Jan Allen, US Army Research Laboratory
Synthesis and Characterization of Fast Li-ion Conducting Solid State Electrolytes
Written by Aashutosh Mistry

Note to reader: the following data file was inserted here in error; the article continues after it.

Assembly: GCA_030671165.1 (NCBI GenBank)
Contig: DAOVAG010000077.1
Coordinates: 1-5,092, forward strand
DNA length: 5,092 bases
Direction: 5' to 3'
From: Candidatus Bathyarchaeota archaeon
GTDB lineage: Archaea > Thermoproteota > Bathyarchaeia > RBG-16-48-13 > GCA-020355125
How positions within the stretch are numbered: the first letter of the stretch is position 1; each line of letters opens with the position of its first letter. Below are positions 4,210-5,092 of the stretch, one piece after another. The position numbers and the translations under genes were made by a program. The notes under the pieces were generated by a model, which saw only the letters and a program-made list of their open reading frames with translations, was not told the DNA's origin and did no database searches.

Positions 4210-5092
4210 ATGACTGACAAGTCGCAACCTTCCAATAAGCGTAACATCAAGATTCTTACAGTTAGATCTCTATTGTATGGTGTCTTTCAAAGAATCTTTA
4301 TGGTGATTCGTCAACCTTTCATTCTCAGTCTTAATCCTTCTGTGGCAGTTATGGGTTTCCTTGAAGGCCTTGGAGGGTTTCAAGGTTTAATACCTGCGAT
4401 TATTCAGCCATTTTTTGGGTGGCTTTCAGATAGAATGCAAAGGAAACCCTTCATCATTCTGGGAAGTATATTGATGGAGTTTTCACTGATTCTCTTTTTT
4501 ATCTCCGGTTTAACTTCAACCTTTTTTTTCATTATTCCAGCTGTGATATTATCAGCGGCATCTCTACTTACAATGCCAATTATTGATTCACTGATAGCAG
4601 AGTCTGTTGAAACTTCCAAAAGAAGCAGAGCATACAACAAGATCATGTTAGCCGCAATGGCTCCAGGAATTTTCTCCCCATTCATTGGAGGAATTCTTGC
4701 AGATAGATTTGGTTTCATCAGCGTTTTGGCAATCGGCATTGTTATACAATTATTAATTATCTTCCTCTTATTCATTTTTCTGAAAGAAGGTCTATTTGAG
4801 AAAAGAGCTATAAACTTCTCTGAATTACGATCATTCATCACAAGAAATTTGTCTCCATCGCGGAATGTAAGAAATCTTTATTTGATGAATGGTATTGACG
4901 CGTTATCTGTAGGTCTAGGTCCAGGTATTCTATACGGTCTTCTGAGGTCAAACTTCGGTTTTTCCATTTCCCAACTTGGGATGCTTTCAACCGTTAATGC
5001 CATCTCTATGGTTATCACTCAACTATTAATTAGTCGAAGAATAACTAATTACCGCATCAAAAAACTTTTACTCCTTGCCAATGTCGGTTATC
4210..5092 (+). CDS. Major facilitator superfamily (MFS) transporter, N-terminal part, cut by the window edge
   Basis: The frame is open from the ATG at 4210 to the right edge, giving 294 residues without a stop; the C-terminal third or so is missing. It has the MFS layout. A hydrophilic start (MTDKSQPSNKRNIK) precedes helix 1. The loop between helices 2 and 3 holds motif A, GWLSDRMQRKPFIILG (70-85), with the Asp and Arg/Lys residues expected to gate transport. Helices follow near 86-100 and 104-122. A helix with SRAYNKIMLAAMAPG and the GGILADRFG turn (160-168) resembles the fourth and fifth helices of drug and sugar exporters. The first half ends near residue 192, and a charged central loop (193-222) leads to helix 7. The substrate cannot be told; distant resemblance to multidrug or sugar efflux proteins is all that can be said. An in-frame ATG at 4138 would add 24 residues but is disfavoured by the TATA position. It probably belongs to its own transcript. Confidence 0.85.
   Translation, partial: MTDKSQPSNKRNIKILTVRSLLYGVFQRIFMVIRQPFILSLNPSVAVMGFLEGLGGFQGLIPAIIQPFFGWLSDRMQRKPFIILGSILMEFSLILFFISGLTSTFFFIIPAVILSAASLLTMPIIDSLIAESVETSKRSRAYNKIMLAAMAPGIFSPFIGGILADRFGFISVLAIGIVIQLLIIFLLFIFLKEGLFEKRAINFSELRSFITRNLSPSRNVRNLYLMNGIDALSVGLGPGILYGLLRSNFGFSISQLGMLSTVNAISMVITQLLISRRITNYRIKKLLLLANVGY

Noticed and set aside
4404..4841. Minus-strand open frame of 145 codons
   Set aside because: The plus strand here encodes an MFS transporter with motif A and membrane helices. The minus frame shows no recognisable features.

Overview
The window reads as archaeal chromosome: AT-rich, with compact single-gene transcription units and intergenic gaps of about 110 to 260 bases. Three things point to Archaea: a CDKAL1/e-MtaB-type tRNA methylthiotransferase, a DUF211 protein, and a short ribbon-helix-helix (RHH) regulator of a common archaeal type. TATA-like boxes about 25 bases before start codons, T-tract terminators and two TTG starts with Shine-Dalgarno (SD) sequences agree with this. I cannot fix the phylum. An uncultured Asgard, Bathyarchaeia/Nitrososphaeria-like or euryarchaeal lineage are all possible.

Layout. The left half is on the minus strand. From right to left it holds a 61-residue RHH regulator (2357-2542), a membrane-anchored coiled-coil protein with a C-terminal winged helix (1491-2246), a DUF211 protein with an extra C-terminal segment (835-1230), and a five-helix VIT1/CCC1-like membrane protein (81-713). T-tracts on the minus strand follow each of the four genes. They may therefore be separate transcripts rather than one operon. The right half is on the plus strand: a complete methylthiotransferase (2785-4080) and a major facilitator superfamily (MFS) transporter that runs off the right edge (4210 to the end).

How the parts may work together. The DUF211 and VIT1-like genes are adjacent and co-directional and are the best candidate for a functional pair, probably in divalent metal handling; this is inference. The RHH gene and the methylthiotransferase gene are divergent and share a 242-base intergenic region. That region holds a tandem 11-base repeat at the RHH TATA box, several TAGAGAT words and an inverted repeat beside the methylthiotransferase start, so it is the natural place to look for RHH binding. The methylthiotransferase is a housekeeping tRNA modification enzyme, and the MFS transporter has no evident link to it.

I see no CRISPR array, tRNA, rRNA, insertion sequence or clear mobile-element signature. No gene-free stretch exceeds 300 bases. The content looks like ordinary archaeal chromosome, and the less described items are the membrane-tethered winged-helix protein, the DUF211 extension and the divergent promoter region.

Solid electrolytes represent a key research area in lithium batteries for a safer future. Many different solid electrolytes have been invented in recent years with the primary aim of matching ionic conductivity to their liquid counterparts. Most of the electrolytes are poor ion conductors in their pristine form, and elemental doping appears to be an effective strategy to advance these materials. Toward that end, Jan Allen and his collaborators have studied various different solid electrolytes and their subsequent substitutions to assess the relative usefulness. They identified that a reduction of titanium Ti4+ is an issue for perovskite (e.g., LLTO lithium lanthanum titanium oxide) and NaSICON (e.g., LATP lithium aluminum titanium phosphate) type electrolytes. On the contrary, zirconium-based solid electrolytes, specifically LZP (lithium zirconium phosphate) and LLZO (lithium lanthanum zirconium oxide) are more stable. Both these materials are amenable to substitution via other cations (calcium, yttrium, aluminum, tantalum, gallium, etc.) and provide increased conductivity. For example, consider substitution to LLZO structure via Ta, Al, and Ga. Ta replaces Zr sites and changes the unit cell, Ga has an octahedral site preference, and Al prefers tetrahedral sites (which competes with Li). Ta-doped LLZO has higher conduction than Ga-doped and Al-doped is inferior given the competition of Al with Li distribution. Such experiments provide valuable design rules for choosing solid electrolytes and appropriate substitutions.